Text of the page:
Beyond the Bison: 44-year old gymnasts strives for spot in Tokyo Olympics

Brittany Willwerth, Sports Co-Editor 

With the summer Olympics just nine months away, talented athletes around the world are gearing up for qualifying competitions, and are recognizing the time commitment, bodily impact and extreme mental performance essential to becoming a top athlete. With such high demands and expectations, it comes as no surprise that younger athletes are being recruited for development among their respective sports. 

In the first-ever Olympic Games held in 1896, the average age of a competing athlete was 23, an average that has raised slightly to 26 in 2012. While this estimation is generalized across all sports, it can typically be argued that each sport obtains a “sweet spot,” or, in other words, an age that promotes optimal athletic capabilities, unrelenting drive and overall experience.

Specifically for gymnastics, this “sweet spot” seems to be decreasing with each Olympic Games. Take for instance American superstar Simone Biles, who at the age of 19 captured the individual all-around title, gold in vault and floor and bronze on the balance beam just four years ago.

While with age comes maturity, in the realm of sports a different question arises: At what age does sports performance start declining? For Oksana Chusovitina, a 44-year-old gymnast from Uzbekistan, this dilemma is among the latest to arise in the news.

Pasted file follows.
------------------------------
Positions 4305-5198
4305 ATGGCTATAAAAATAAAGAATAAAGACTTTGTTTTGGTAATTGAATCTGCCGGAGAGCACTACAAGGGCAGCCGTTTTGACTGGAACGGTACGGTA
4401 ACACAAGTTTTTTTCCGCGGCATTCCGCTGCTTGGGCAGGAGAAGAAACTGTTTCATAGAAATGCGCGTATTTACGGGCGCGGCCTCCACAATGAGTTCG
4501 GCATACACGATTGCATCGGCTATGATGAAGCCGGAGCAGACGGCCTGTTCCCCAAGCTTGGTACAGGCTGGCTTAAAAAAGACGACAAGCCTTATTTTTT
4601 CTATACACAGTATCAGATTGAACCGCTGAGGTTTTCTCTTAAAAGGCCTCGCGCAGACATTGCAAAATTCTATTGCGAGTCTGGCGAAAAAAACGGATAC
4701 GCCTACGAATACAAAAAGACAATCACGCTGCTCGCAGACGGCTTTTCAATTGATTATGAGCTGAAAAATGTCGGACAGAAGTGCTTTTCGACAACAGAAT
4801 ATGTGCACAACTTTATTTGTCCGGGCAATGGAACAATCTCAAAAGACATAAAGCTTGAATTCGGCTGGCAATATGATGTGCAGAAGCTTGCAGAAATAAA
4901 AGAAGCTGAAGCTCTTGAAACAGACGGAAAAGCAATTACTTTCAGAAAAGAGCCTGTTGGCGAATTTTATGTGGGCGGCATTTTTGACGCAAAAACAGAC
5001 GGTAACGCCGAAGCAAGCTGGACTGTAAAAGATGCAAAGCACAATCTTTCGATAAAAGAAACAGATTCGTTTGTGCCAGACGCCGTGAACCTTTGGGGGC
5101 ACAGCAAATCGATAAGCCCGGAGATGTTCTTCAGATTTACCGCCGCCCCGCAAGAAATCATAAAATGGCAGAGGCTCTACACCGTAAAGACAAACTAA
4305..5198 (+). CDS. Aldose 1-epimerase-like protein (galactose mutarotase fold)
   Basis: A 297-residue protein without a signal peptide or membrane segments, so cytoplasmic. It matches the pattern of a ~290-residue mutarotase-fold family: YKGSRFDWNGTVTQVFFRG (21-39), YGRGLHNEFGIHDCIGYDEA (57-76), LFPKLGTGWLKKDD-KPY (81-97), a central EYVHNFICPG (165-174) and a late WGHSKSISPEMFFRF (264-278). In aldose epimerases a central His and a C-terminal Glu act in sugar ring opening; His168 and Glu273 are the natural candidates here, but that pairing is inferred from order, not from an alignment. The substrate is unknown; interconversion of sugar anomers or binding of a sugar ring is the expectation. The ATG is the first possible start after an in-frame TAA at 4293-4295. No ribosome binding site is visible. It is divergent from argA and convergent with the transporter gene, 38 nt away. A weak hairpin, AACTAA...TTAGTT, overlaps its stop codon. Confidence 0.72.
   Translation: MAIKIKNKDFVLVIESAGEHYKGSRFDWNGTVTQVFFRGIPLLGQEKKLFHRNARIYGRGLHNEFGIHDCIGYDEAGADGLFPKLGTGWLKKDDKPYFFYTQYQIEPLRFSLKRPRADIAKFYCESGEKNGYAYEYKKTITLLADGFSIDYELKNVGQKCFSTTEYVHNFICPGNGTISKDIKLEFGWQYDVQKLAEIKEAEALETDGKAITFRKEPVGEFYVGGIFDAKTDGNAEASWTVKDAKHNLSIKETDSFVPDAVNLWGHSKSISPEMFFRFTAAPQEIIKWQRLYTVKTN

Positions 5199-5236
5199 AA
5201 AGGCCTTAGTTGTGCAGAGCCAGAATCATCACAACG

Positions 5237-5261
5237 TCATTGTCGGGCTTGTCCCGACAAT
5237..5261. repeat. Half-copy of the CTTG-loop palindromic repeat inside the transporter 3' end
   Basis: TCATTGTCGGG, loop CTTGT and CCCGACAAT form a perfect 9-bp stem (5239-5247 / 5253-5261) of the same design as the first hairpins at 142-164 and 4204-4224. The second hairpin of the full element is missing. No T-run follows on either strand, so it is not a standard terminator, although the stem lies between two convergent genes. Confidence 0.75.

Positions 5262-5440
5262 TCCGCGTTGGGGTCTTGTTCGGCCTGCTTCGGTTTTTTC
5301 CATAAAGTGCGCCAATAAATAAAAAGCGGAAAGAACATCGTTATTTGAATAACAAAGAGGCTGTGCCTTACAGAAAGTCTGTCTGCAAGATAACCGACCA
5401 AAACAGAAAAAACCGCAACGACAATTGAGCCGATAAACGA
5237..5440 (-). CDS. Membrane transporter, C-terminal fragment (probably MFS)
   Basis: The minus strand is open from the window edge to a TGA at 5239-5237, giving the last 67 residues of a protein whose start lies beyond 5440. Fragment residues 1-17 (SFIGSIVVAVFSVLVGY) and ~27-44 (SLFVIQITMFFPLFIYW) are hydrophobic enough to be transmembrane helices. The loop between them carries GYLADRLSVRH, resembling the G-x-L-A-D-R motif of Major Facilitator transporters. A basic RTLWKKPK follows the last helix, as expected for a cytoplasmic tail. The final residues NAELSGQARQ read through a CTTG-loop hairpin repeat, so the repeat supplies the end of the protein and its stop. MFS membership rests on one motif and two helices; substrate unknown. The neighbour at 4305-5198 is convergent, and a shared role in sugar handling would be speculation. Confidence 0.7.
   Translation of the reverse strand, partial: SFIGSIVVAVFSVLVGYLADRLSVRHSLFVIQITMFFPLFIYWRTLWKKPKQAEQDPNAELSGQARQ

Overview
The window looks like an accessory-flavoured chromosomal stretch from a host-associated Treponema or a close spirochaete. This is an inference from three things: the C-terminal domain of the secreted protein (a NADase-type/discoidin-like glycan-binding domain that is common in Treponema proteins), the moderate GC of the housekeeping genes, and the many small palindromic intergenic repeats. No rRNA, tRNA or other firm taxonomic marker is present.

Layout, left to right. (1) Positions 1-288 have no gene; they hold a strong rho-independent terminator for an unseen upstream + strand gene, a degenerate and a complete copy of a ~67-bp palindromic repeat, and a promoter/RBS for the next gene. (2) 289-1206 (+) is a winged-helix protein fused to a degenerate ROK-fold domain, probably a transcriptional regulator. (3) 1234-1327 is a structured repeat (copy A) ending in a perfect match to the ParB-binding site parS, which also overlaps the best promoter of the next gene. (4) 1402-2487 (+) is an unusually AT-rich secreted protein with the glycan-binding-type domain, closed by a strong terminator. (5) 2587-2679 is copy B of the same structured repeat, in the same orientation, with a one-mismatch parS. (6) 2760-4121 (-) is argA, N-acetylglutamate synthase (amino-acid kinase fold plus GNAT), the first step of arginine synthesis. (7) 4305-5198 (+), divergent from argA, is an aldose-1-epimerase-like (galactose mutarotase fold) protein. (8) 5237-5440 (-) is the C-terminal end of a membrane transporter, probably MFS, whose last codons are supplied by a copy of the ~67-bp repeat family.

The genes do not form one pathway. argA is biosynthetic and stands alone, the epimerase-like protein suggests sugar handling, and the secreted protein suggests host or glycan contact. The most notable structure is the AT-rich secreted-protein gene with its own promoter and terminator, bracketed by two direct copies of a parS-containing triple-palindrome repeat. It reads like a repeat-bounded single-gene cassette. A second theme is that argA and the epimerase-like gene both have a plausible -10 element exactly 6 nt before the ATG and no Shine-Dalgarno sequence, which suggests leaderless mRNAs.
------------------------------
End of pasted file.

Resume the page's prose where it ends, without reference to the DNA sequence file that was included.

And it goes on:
Seeking to participate in her eighth straight Olympic Games, Chusovitina is currently awaiting the verdict of her qualification, an answer that will not be revealed until Saturday night. Having recently competed in the World Championships, the historic gymnast is seeking to gain one of 20 spots awarded to individuals whose overall teams failed to qualify.

Having already won a gold medal alongside the Soviet team in 1992 and collecting silver on vault in 2008, not to mention having become a mother along the way, the question remains: Why keep going?

Facing the two poignant sides of sports, the overwhelmingly positive satisfaction of winning, as well as the painstaking influence of defeat, Chusovitina attributes her motivation to the pieces in between competition. Despite contemplating retirement at several points in her career, she has found value in what is special about the sport.

“I am doing everything I’m interested in while competing. I’m being invited to gym openings, I present awards to children, I give masterclasses, I do community outreach, I’m not just at the gym all the time,” Chusovitina said.

Regardless of if the maturing gymnast qualifies, her story serves as an inspiration to athletes around the globe, all the while exemplifying the passion surrounding engagement with athletics. Whether competing in high school, intercollegiate, or at the professional level, Chusovitina illuminates what it means to put everything into what you do. 

As the competitive arena of sports increases and humankind evolves as a whole, athletes such as Chusovitina exemplify what we should continue valuing in sports, that of hard work, determination and genuine passion. 

“It doesn’t matter how old you are, it matters what you do,” Chusovitina said. “I just do it because this is what I love.  And I always say that if you do something, put your soul and your heart into it.” 

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